MISPLACED INDUSTRIAL POLICES BENEFIT FOREIGN INVESTORS ALONE
SHAMSUL GHANI (firstname.lastname@example.org)
Jan 4 - 10, 2010
We have witnessed varying inflows of foreign investment during the last five years- from a high of $8.428 billion in FY-07 to a low of $2.665 billion in FY-09. In the absence of any sound industrial policy, this inflow has been of a fleeting nature.
It mostly remained concentrated in a few sectors of economy. Our failure to set any rules of the game encouraged foreign investors to place their funds in such a way that promised high returns and quick repatriation. The portfolio section of foreign investment is far more fickle than the FDI section. It can register incredible highs and lows on year-on-year basis.
During FY-07, we received a record foreign portfolio investment (private plus public) of $3.289 billion whereas during FY-09 this investment recorded a negative growth of $1.555 billion. On FDI side, the most significant beneficiaries have been telecommunication, financial services and oil & gas exploration sectors.
BENEFICIARY SECTORS OF FDI
YEAR-ON-YEAR GROWTH RATE (IN %)
SECTOR FY-09 FY-08 FY-07 FY-06 FY-05 Telecommunication (43.4) (21.1) (4.2) 285.3 - Financial Businesses (56.0) 72.9 182.5 22.2 - Oil & Gas Exploration 22.0 16.5 74.3 61.4 - Total FDI (27.8) 0.3 46.0 131.0 -
FY-06, FY-07 and FY-08 were the boom years for the services sector as telecommunication and financial sectors received attention of the foreign investors in three years. While the country witnessed a communication revolution during the period, industrial policy deficit inhibited capital formation.
Most of the investment was made on marketing side and that too was to offset by the import cost of cell phones and allied equipments. Having a sound base and huge potential to grow, the banking sector flourished during these boom years gaining sufficient strength to cope with the effects of global financial meltdown that was to come.
On financial side, insurance sector, despite having huge untapped potential, did not perform in line with the banking sector. With the economy on a downslide and privatization process at standstill, the communication and banking sectors have recorded a sizeable negative growth during FY-09.
Oil and gas exploration is the only sector that constantly grew during the last five years. However, its five month growth in FY-10, when annualized, raises doubts if this sector can maintain historical growth pattern. The escalation of the ongoing domestic war on terrorism has greatly affected the pace of exploratory projects.
On portfolio side too, these three sectors held attention of foreign investors during boom years. The cumulative market capitalization weight of these sectors accounted 75 percent of the total market capitalization. These were the sectoral imbalances that caused great damage to the economy and the capital market. There is a need to introduce some sort of sectoral balance in the economy by focusing on other sectors, especially agriculture, power and mining.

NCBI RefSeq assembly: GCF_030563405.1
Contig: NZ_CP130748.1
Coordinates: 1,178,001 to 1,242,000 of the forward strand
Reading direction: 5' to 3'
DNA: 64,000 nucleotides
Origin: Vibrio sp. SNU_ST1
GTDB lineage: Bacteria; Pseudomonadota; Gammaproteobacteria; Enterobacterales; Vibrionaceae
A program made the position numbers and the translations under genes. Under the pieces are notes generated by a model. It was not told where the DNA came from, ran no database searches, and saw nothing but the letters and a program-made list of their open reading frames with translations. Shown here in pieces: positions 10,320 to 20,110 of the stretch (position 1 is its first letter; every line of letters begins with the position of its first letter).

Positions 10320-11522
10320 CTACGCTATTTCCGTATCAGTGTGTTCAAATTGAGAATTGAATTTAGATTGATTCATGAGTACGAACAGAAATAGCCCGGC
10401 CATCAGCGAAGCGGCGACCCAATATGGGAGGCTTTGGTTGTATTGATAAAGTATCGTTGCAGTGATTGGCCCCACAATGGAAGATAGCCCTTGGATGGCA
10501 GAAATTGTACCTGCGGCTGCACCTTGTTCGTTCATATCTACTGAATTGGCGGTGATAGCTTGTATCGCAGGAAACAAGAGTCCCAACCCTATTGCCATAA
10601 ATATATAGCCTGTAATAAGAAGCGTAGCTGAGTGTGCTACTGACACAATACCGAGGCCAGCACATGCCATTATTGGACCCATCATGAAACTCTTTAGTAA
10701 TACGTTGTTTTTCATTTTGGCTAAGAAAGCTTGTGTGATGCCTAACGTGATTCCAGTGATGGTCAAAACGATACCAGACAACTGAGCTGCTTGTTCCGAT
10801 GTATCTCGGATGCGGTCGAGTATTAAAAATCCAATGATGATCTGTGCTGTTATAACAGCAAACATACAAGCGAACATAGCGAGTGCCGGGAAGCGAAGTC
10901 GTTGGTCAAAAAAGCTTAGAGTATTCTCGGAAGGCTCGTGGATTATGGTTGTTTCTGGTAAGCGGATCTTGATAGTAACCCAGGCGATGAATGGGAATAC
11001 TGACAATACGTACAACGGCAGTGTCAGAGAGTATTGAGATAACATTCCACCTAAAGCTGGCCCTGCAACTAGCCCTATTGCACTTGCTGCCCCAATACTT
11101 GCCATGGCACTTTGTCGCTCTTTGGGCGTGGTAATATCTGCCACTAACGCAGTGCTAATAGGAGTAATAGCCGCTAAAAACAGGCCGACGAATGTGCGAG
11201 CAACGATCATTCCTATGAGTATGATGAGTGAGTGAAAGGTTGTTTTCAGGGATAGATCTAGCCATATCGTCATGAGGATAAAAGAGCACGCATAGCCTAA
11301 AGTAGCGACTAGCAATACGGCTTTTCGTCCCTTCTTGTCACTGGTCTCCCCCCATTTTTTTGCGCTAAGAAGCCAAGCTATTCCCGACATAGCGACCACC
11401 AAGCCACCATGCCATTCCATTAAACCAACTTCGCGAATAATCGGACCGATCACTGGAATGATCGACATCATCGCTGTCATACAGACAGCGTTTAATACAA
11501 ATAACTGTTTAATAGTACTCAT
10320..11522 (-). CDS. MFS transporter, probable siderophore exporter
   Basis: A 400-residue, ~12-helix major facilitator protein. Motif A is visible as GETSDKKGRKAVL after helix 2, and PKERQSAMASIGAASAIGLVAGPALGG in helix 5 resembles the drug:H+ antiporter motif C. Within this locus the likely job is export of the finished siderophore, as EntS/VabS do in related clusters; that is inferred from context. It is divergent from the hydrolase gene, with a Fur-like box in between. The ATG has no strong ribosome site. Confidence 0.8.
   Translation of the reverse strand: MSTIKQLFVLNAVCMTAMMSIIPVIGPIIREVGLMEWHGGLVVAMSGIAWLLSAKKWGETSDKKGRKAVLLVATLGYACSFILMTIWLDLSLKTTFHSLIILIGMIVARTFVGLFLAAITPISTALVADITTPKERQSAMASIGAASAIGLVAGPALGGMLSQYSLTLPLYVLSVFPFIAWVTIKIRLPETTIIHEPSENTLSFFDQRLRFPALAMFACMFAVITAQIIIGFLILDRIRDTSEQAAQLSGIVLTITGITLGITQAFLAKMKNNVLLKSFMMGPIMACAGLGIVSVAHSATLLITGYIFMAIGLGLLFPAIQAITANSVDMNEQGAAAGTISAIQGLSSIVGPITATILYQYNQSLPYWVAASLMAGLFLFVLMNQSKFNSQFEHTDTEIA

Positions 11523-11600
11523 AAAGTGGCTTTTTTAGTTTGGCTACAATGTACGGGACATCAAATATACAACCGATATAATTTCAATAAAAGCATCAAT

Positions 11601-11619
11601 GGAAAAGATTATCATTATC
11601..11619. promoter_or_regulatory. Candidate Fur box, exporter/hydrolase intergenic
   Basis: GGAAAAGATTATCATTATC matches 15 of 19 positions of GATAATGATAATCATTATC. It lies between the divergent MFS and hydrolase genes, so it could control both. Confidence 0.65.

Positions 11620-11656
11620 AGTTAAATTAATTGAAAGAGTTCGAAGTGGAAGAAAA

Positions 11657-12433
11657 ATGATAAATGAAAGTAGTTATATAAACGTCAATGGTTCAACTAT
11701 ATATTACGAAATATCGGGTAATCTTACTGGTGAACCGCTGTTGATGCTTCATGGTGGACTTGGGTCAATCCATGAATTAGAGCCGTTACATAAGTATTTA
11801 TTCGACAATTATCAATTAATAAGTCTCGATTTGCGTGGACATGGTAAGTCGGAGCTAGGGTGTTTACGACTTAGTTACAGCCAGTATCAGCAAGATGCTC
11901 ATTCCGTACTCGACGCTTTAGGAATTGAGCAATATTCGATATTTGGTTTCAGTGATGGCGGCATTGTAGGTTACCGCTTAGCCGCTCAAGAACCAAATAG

Pakistan's natural resource base cries for balance. Besides, there are huge segmental imbalances within the financial sector. From market capitalization angle, insurance sector accounts for only 8.6 percent while the banking sector (commercial and investment) carries 88.3 percent weight.
FDI GROWTH TREND BY ECONOMIC GROUPS (IN MILLION $)
ECONOMIC GROUP JUL-NOV FY-10 FY-09 FY-08 FY-07 FY-06 FY-05 Food, Beverages, Tobacco 22.9 180.7 57.1 515.8 61.9 22.8 Textiles 9.3 36.9 30.1 59.4 47.0 39.3 Sugar, Paper & Pulp 85.1 14.7 10.5 17.4 5.1 4.3 Leather / Rubber Products 2.5 5.7 5.5 7.3 8.2 6.5 Chemicals / Petro Chemicals. 55.6 99.3 106.2 52.5 72.4 52.1 Petroleum Refining 20.6 133.1 74.5 155.2 31.2 23.7 Mining & Quarrying 4.9 13.6 42.3 23.7 7.1 0.5 Oil & Gas Explorations 207.3 775.0 635.0 545.1 312.7 193.8 Pharma & OTC Products (0.1) 30.4 45.6 38.4 34.5 38.0 Cement 3.9 32.6 102.5 33.7 39.0 13.1 Electronics & Other Machinery 13.0 38.2 51.9 22.0 21.0 16.5 Transport Equip. /Autos 5.9 82.5 111.5 50.4 33.1 33.1 Power 77.7 130.6 70.3 204.6 320.6 73.3 Construction 42.6 93.4 89.0 157.1 89.5 42.7 Trade 33.3 166.5 175.9 173.4 118.0 52.1 Telecommunication 59.3 814.9 1,440.1 1,824.3 1,905.1 494.4 Communication (others) (3.1) 64.2 186.7 74.4 32.6 23.2 Financial Business 18.0 707.4 1,607.9 930.1 329.2 269.4 Social & Other Services 19.4 101.5 107.4 88.4 64.7 24.7 Other Groups 95.9 198.6 202.9 166.1 (11.9) 100.5 Total Foreign Direct Investment 774.0 3,719.8 5,152.9 5,139.3 3,521.0 1,524.0
The growing fear of terrorism that has now reached Karachi, and the fallout of Supreme Court judgment on NRO have ignited the uncertainty on foreign investments. Besides raising fears of political fragmentation, the SC judgment has also given reason to believe that future holds great promise as economic mismanagement and corrupt practices that drive away the foreign investment may now be kept under check for public good.
For economic managers the job is quite clear and well-defined. Foreign investment, a double edged sword, needs expert and delicate handling. It should be managed under such far-out rules which neither restrict its inflow nor allow a free outflow at the cost of country's economy.
Besides the trading indices, an index should be introduced at stock exchanges to measure the level of capital formation in relation to the foreign portfolio investment. This index may act as an early warning system to prompt the regulators for on-time corrective action.